Ofsted has been criticised for giving academy chain leaders advance details of its controversial new inspection framework before other schools.
A group representing multi-academy trust chiefs has been given sight of a working draft of the new inspection handbook before it is officially published later this month, Ofsted has confirmed.
One teaching union leader has questioned whether maintained schools have been given the same access to Ofsted’s inspection plans and accused the inspectorate of being biased towards MATs.
Ofsted said that it had shared working versions of the inspection handbook with teaching unions and other sector representatives, including MAT leaders.
It added: “This engagement with groups representing classroom teachers, headteachers, maintained schools and academies has been extremely helpful in developing the framework for the formal consultation.”
However, despite repeated requests by Tes, Ofsted has not said which groups it considered to be representing the maintained sector or whether any maintained school heads or local authorities had been given access to the inspection handbook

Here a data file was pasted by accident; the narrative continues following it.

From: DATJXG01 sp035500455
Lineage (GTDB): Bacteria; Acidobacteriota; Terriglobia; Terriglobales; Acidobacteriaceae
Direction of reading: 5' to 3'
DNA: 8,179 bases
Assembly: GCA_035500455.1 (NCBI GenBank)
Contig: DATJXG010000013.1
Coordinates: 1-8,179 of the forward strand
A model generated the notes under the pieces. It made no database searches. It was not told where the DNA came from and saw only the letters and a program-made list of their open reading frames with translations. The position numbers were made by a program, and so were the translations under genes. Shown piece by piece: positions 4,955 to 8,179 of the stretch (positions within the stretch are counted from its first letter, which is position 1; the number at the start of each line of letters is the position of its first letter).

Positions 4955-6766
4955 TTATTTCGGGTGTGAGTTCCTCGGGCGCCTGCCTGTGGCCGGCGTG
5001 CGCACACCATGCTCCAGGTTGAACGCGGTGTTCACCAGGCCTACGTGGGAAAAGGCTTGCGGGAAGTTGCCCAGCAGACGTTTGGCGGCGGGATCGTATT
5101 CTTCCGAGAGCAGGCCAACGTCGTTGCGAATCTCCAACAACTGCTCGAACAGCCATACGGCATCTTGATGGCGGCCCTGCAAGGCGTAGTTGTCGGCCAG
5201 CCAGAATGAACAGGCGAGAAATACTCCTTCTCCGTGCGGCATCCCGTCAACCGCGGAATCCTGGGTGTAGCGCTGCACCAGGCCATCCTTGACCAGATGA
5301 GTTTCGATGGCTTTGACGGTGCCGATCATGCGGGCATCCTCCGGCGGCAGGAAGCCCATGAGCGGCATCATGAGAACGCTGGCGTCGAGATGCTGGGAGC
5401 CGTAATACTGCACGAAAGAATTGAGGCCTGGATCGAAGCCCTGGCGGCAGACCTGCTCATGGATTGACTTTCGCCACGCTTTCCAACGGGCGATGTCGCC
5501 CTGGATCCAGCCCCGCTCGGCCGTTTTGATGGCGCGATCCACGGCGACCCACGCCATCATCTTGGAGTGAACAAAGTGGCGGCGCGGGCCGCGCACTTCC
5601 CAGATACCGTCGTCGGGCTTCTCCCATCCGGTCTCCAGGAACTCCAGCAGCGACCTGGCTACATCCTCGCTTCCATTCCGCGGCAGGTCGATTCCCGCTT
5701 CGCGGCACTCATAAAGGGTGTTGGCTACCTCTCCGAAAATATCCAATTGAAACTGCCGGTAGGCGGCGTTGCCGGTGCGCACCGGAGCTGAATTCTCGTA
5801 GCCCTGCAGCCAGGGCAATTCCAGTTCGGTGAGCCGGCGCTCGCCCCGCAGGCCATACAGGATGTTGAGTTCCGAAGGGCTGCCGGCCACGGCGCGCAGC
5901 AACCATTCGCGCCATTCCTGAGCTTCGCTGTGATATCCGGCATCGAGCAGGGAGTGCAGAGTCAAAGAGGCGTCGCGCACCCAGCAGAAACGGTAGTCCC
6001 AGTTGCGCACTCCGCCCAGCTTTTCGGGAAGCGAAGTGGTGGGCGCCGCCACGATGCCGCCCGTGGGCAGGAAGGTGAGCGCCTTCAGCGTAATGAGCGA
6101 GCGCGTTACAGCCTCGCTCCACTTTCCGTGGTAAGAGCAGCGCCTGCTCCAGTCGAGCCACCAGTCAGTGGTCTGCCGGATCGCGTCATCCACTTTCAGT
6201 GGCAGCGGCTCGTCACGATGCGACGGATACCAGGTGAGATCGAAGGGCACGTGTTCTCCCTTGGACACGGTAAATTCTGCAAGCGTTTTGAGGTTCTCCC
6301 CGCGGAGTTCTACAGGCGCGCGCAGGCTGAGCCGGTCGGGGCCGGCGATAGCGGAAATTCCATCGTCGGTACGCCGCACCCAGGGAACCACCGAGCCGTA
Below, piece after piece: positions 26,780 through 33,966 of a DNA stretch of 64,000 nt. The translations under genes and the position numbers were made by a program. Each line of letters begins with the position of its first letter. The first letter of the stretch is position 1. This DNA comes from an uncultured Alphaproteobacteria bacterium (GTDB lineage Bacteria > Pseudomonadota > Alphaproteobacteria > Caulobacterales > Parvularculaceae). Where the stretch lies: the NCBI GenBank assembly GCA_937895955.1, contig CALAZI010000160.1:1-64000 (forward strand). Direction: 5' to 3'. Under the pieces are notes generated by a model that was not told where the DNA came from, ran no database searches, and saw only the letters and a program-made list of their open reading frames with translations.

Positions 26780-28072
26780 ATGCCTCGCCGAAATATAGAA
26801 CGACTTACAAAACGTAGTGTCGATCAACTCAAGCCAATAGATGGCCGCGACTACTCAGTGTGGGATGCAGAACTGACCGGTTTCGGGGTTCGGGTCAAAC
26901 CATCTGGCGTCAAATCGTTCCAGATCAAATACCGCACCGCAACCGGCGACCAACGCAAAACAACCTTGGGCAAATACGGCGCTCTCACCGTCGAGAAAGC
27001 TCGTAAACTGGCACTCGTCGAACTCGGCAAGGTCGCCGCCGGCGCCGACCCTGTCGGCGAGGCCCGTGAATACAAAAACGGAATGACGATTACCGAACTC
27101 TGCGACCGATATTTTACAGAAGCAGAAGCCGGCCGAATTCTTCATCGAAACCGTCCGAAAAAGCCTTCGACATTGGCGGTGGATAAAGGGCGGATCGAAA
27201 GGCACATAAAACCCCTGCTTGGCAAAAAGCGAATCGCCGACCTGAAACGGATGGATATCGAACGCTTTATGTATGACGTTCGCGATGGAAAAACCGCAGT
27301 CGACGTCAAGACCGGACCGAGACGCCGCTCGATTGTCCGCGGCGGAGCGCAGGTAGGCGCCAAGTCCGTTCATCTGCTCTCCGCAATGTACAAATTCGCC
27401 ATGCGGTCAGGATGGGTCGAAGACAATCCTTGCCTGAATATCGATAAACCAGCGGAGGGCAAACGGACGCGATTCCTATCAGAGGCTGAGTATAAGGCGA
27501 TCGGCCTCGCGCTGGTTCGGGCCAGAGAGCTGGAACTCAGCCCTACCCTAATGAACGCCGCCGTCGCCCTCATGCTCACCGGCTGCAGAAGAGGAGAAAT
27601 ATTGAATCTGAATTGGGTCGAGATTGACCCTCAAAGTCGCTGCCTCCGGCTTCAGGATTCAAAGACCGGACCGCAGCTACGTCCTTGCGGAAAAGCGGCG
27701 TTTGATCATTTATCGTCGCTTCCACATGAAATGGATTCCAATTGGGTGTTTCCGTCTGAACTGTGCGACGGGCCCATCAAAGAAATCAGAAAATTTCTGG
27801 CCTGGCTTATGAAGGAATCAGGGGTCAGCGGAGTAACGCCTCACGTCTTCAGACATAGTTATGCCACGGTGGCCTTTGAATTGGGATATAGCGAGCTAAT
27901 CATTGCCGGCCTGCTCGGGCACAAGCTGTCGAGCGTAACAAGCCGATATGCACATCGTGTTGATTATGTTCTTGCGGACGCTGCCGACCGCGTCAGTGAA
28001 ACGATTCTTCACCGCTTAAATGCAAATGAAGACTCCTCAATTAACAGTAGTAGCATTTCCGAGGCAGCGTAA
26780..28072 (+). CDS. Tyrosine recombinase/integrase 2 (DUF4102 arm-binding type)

Fears of Ofsted 'political bias' towards academies
Mary Bousted, joint general secretary of the NEU, said: “Our union’s position is that Ofsted needs to give schools more time to prepare for the changes it is proposing. Schools need to understand the changes they will need to make.
“If Ofsted has given multi-academy trust leaders access to the new inspections but hasn’t given the same access to maintained schools' leaders or directors of council children’s services, then that is an act of political bias.”
An Ofsted spokesman said: “Ofsted has met with a variety of stakeholders in developing the Education Inspection Framework. As part of that, we have engaged with representatives from the NEU (both ATL and NUT branches), NASUWT, NAHT and ASCL, and other sector representatives, including a group representing MAT leaders, and shared working versions of the handbooks for comment.
"This engagement with groups representing classroom teachers, headteachers, maintained schools and academies has been extremely helpful in developing the framework for the formal consultation.
“The draft handbooks will be publicly available from mid-January as part of our consultation launch of the new inspection arrangements.”
Ofsted is set to launch a consultation on its plans for the new framework on 16 January before starting the new regime in September.
The inspectorate is set to focus more on the school curriculum and less on exam and test scores.
A new quality of education inspection judgement will replace the teaching, learning and assessment and outcomes for pupils categories. Schools will still be given an overall grade of "outstanding", "good", "requires improvement" or "inadequate" under the new framework.
Tes revealed last month that Ofsted's draft handbook includes plans to give schools as little as 150 minutes' notice before inspectors arrive at a school to prepare for inspection the next day.